"literally eat the economy"That would be difficult. The economy is
an abstract concept, not something concrete, such as a sandwich. Like the
typographical or grammatical errors scattered throughout this article ("Many
businesses have dealt with rising costs of insurance premiums that past few
years by dropping medical benefits altogether.") this sentence tips off a reader
used to reading the Washington Post and the New York Times online that the
Desert News is not a national outlet for news.Also, an article about
signing a reputedly innovative health bill into law might have provided some
insight into specifics about the law.
Utah is a conservative state and it is hard for conservatives to accept that the
private health care industry has failed to meet the needs of Americans. Part of
the reason for this is that the administrative costs associated with meeting the
demands of Medicare, Medicaid and private industry carrier is the highest in the
world, bar none. This is the number one reason our insurance costs are higher
than in country's offering nationally funded health insurance. Unfortunately,
the proposals being considered in Utah do not address this issue. However, they
are a huge step in the right direction in that they create a large risk pool
This means that insurance companies can no longer single out individuals and
small businesses and claim that they are a higher risk and, therefore, must pay
huge fees. Kudos to the Governor and Legislature for their efforts. This is
one case where the public really needs to understand that the complexities of
this issue are huge and they need to back off and trust those working to resolve
the problems. I know it is hard to trust the government, but there is no reason
private industry would want to resolve this matter.
The way I see it there are 3 main problmes that cause the high health care
costs. In order to reduce costs all 3 must be addressed.1.
Malpractice lawsuits against doctors have made it so that the insurance that the
doctors carry costs them a lot of money.2. Excessive uninsured people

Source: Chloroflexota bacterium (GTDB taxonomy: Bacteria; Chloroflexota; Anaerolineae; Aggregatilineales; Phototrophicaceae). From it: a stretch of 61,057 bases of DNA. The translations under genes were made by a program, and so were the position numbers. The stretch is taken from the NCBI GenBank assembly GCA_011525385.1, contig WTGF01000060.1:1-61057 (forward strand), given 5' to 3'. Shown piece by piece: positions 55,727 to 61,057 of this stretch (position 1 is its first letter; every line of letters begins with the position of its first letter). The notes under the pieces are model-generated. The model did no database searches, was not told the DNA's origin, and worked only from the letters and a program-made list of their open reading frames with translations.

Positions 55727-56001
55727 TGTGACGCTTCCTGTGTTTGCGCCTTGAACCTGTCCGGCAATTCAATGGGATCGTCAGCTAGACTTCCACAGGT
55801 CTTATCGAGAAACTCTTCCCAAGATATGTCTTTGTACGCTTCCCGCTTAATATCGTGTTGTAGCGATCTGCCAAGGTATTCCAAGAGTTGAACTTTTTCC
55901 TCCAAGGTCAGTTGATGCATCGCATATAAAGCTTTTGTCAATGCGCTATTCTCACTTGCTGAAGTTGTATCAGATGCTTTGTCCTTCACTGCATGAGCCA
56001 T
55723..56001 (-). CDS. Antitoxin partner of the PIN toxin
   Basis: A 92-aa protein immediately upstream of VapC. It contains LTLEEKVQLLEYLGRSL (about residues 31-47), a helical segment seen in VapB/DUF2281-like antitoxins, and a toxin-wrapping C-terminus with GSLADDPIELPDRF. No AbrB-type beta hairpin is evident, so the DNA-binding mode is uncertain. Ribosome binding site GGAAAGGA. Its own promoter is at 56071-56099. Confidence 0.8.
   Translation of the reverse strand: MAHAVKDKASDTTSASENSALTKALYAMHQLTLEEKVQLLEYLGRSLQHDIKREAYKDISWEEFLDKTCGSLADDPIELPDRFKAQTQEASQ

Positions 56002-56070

using the emergency room. Since hospitals try to make enough money to cover
their costs they have to charge more per procedure to cover thier costs.3.
Government control. Whenever government regulation is involved, it rarely
stays on the sidelines. It always comes out to dominate the system. The
government, no matter how well intentioned, is never efficient and not always
the best solution for any problem.If something could be done to
address these three problems the cost for health care would significantly
decrease. Unfortunately society will not allow that, they want to slow the
system down by having it taken over an inefficient government system.
The more government becomes involved in health care the more expensive it will
be, and quality will erode. Health care was quite reasonable before Medicaid
came on the scene.
It is absurd that any government entity, state and federal, thinks that paying
high priced premiums to insurance companies is going to make a difference in
health care services. The biggest problem in health care is the actual services
cost that are inflated and the patients are being gouged with excessive cost.
The government needs to restrict and constrol services and investors
profiteering on the backs of people that need health care. "For profit" health
care has killed the health care for insured as well the uninsured people. The
insurance companies problem is they don't question the cost of services even if
corruption is taking place in the service and health care providers, it's much
cheaper and easier to deny insurance coverage than it is to fight corporte
hospitals and care givers for the amount patients are charged. If government was
trully concerned about health care they would be going after the corporate
hospital systems that have caused the problem of health care to the american
people. Government needs to nationalize hospitals and health care, as much as I
hate to say it, but corruption in hospitals and investors are at the root of
excessive health care costs.